Transgender Awareness Week: 'We're Having Our Own Epidemic'

Nov 20, 2020

Strive board members and volunteers. From left to right: Strive Secretary Indigo Lett, intern George, Treasurer Shannon Paige, Vice President Mallory Luana and President Devin Cole.
Credit Strive/Courtesy photo

As Transgender Awareness Week comes to a close each year, the Escambia County-based advocacy group, Strive, typically holds a Transgender Day of Remembrance to remember transgender people who were lost to violence.

But like so many events in 2020, the annual memorial/celebration of life will go virtual this evening.

“We were holding out, hoping the numbers would get better,” said Strive President Devin Cole. “It was a tough decision, because the event is about remembering lives lost, but it’s also a celebration of transgender people who are still living — and community is best made in person.”

Friday’s Zoom event will feature speakers and poetry readings. Cole said it will still be a celebration, but with a “digital spin.”

As COVID-19 numbers spike in the state and the panhandle, it’s a grim reminder of the tough year. And transgender individuals are even more vulnerable to being affected by the virus, said Cole.

“In terms of health, one in five transgender people have reported being denied medical treatment,” they added, referring to a 2010 study from the National Center for Transgender Equality and the National Gay and Lesbian Task Force. “And these doctors don’t have to tell you the reason is because you’re transgender.”

Cole also mentioned that not every doctor is transgender affirming, which affects the care that trans patients need. Cole pointed to Dr. Alexys Hillman of Pensacola Osteopaths, who specializes in health care for the transgender community.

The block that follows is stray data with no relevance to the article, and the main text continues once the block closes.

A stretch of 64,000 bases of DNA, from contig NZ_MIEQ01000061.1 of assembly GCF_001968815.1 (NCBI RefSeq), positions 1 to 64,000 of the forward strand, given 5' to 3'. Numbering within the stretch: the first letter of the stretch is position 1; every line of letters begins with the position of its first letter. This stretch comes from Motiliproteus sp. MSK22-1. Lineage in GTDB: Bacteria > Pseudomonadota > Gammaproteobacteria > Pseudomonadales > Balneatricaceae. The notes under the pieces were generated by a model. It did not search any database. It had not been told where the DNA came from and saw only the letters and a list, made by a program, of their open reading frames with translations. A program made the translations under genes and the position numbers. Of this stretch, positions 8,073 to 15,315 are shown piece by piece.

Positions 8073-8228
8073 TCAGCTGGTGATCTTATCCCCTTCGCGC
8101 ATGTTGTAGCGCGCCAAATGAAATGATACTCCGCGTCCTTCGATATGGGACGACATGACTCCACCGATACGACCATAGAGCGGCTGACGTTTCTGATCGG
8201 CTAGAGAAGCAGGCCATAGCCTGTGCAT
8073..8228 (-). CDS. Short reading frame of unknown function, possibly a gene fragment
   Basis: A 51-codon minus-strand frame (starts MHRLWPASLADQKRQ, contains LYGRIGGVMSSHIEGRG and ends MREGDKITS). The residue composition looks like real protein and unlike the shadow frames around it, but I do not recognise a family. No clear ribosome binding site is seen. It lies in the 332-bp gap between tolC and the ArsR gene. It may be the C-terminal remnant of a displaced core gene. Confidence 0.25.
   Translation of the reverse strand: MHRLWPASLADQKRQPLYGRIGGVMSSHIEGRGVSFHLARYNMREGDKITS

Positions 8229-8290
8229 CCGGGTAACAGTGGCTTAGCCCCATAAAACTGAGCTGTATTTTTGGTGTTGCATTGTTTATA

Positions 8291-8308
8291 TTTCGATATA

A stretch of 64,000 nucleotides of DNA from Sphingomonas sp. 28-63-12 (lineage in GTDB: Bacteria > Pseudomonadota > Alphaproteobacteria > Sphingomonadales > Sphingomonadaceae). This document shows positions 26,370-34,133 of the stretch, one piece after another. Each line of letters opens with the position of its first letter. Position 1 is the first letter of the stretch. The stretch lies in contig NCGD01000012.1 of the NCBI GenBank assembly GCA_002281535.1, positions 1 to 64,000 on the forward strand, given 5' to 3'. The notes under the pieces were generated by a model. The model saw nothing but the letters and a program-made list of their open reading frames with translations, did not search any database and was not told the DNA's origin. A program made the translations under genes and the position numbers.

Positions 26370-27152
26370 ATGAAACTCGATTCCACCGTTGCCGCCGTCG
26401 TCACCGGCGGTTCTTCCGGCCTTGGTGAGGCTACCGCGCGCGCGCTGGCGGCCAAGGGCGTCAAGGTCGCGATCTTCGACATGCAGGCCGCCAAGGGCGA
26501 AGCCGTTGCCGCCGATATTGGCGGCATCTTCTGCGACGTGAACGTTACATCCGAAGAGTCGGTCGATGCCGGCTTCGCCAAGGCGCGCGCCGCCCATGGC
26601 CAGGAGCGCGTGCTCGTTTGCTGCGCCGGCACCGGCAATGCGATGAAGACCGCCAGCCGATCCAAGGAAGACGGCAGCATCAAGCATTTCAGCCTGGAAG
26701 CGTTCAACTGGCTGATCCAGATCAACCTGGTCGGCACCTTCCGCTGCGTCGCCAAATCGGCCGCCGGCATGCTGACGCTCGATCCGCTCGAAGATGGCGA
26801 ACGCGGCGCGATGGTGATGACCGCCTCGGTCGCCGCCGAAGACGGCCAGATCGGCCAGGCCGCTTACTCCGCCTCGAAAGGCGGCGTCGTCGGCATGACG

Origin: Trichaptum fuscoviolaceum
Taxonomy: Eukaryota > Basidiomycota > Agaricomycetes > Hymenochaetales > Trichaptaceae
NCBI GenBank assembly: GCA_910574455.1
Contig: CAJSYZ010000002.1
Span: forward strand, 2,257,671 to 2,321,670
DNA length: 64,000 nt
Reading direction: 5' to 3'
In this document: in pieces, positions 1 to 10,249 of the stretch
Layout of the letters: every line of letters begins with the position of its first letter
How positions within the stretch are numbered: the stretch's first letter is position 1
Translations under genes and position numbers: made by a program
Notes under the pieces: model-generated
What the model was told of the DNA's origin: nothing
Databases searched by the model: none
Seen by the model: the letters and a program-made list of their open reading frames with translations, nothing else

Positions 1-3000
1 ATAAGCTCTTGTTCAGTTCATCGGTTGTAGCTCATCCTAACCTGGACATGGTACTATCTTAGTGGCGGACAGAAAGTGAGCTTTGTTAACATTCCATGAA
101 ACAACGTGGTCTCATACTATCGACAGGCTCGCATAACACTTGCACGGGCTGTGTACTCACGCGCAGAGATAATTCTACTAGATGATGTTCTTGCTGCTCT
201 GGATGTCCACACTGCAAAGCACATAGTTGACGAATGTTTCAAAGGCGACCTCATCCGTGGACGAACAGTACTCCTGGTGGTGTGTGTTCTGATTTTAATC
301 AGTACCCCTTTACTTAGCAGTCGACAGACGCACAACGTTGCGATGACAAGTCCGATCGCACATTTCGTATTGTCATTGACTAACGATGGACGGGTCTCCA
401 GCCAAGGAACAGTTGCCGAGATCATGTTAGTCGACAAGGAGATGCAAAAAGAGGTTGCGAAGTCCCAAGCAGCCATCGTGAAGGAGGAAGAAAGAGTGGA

Transgender individuals are also disproportionately at a higher poverty level and 20% to 40% of homeless youth identify as LGBTQ. These are just some of the reasons that Strive has been stretched extra thin this year.

“This year has been particularly grueling,” said Cole. “We normally do benefit shows to raise $1,100, $1,200, but we couldn’t do that this year.”

Strive is not a 501(c)(3) and receives no federal funding or grants. The work is “entirely community-based,” said Cole. The group raises money for transgender individuals who may need extra help paying bills, looking for a new place to live, or just need groceries. Right now, a big need is donations of any amount. Annually, the organization serves about 100 people a year throughout the District 1 region (Escambia, Santa Rosa, Okaloosa and Walton counties.)

When it comes to trans rights, the past four years under the Trump administration have been an uphill battle for organizations like Strive. The Trump administration started to chip away at transgender rights in its first few weeks, first with the rollback of the Obama-era rule allowing transgender students to use the bathroom of their choice, then with a ban on transgender individuals enlisting in the military. This year, the Trump administration removed gender identity and sexual orientation under the definition of sex discrimination, essentially allowing health care providers to discriminate on gender identity. In August, a proposed rule from the U.S. Housing and Urban Development would let shelters deny access to transgender people.

The last four years have been “horrific,” said Cole. But they don’t believe a Biden-Harris administration will be a cure-all.

“Trans people suffered during the Obama-Biden administration, too,” they said. 

Regardless of the president, the work doesn’t stop, said Cole — especially with a majority conservative Supreme Court.

Taking a more local approach, one big goal on the horizon for Strive is housing.

“It’s hard to get adequate health care without a job and it’s hard to find a job when you don’t have a place to live,” Cole said. “Without housing, there’s higher risk of violence. People are being beat to death on the streets.”

Before COVID, Strive was working on opening a shelter and that is still a goal going into 2021. To achieve that, they’ll need money and action.

“This is the first year the U.S. has documented over 30 transgender people have been killed,” said Cole. “Trans violence is increasing tenfold. We’re having our own epidemic. There has to be material solutions provided, it’s no longer enough to change your Facebook profile picture.”

While Transgender Awareness Week ends, Cole said they want people to remember that the struggle continues all year.

“We don’t want the fight to end this week,” they said.

The Trans Day of Remembrance is 7 p.m. today. For a link to the event, message organziers on the Facebook page